Elevated Horror — MIDSOMMAR

Artful Genre or Hollywood Hype?

According to many—maybe most—film critics and writers, there’s no such thing as “elevated horror”, an expression they dismiss as pretentious posturing or marketing hype. Tell that to Hollywood. As a serious—albeit  (as yet) unproduced—screenwriter, currently marketing a horror script, I am often confronted by producer requests for “elevated horror.”

What is elevated horror? According to one writer, the phrase “refers to movies that don’t rely heavily on jump-scares or gore, but are so emotionally and psychologically disturbing that they traumatize even the most seasoned of horror buffs. Many of the films also seem to contain allegorical meanings.”

Is that another way of saying they are artful? Certainly, horror films can be artful. I’ve written recently about a couple of examples—Frankenstein (1931) and Alien (1979). In recent years, the works of three directors have frequently been cited for “elevated horror”: Ari Aster, Jordan Peele, and Robert Eggers. This is the first of three articles, one for each of these artists.

Ari Aster grabbed the brass ring with his debut feature, HEREDITARY, in 2018 and raised critical and audience eyebrows the following year with his second, MIDSOMMAR. Both films are tagged (in IMDb) as “Drama, Horror, Mystery.”

I’m writing about MIDSOMMAR because it satisfies all my criteria for a “fantastic tale”: It’s imaginative and original in concept. The only comparable work I can think of is the original British film, THE WICKER MAN (1973), and this one goes far beyond that in its exploration of folkloric ritual horror. It’s outstanding in its screenplay and execution. In my rating system it’s a “5”—worthy of repeated viewings, analysis, and study. It’s truly bizarre — discontinuous with everyday reality—unlike anything I’ve ever seen—and exotic in its exploration and presentation of culturally remote Swedish folklore.

As drama, it tells the story of Dani (aptly named for an ancient goddess) who journeys from orphaned survivor of unthinkable family tragedy, through a frustratingly unsatisfying relationship with a deceitful and self-absorbed man to an unimagined destiny in a remote Swedish midsummer ritual. She is sympathetic, generous and intelligent, unlike her boyfriend and his peers, who all pursue this adventure for various selfish reasons. Desperately hungry for love and family, Dani just wants to be with the ironically named Christian, the man she loves who does not really love her. She longs for her lost family and sister and ultimately finds both family and sisterhood, albeit under bizarre circumstance.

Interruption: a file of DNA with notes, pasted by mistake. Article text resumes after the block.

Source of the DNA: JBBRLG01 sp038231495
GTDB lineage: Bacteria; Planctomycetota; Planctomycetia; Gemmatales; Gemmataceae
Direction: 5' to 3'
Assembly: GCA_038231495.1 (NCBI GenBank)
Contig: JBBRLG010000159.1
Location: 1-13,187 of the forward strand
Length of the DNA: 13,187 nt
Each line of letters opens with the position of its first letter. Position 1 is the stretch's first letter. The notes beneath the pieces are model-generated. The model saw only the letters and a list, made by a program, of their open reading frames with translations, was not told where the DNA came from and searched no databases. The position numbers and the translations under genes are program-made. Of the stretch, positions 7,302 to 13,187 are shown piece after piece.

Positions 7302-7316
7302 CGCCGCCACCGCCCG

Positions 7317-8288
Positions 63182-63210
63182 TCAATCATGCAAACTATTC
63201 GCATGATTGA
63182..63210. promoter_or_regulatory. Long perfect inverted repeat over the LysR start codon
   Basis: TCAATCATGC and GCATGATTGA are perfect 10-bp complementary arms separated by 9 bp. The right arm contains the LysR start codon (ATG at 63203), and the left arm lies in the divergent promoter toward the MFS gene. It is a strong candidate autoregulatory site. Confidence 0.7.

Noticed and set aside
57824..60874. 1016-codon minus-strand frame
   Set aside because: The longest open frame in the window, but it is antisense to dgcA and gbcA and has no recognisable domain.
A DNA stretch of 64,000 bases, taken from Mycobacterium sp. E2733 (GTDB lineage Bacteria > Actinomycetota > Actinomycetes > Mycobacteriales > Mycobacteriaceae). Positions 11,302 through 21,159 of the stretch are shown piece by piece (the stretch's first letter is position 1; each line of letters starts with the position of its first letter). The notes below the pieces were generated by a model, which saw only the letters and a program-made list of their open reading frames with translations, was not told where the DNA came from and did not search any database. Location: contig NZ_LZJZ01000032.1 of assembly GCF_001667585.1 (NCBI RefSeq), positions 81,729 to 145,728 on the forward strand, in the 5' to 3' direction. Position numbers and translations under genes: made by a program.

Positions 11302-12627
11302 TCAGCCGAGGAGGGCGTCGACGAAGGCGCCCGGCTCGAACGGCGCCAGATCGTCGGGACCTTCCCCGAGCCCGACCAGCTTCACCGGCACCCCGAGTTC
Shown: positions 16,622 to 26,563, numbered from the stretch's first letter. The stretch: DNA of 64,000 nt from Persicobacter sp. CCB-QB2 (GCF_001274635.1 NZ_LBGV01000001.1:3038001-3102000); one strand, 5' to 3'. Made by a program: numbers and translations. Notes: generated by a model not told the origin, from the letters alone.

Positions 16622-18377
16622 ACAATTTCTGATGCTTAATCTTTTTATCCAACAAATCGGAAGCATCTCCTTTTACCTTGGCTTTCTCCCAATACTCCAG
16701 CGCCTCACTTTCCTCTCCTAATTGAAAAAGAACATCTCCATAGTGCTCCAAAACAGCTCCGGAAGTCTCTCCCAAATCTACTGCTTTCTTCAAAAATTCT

As horror, the story is a slow build—with only one instance of real horror in its first half—to a literal conflagration of relentless fright, shock, and revulsion in the third act, which is almost unbearably horrifying. There are no monsters, no shock-scares by things leaping out from shadows. The horror slowly gathers and builds mounting suspense, until it overflows and overwhelms in an avalanche of visceral emotion. The antagonists who deliver the horror are wholesome country folk, true to their ancient traditions and suffering palpable empathic pain along with their victims.

The central mystery is hinted at with myriad clues and forebodings throughout the second act. As finally unveiled in the final scenes, we realize that it’s capital “M” Mystery—ancient and deadly. Anyone with any knowledge of European folklore or its pagan history will suspect where the clues are pointing and still likely be emotionally unprepared for the ultimate reveals.

Speaking of mystery and clues, this is a near perfect screenplay in the sense that every action, virtually every line of dialogue, every composition, in addition to advancing the story, sets up and foreshadows things to come. Three fourths of the story is set up and the pay-offs in its final act exceed our worst fears and anticipation.

So, returning to the initial question:  is this “elevated” horror. I would say, “Yes,” and I offer my own definition:

Elevated horror delivers the visceral impact of the genre in artful forms, untrammeled by the genre’s familiar and formulaic tropes and convention.

By that standard, Ari Aster has written and directed an elevated horror masterpiece that establishes him as a master filmmaker. Considering that MIDSOMMAR is only his second feature, one looks forward to his future work with anticipation.

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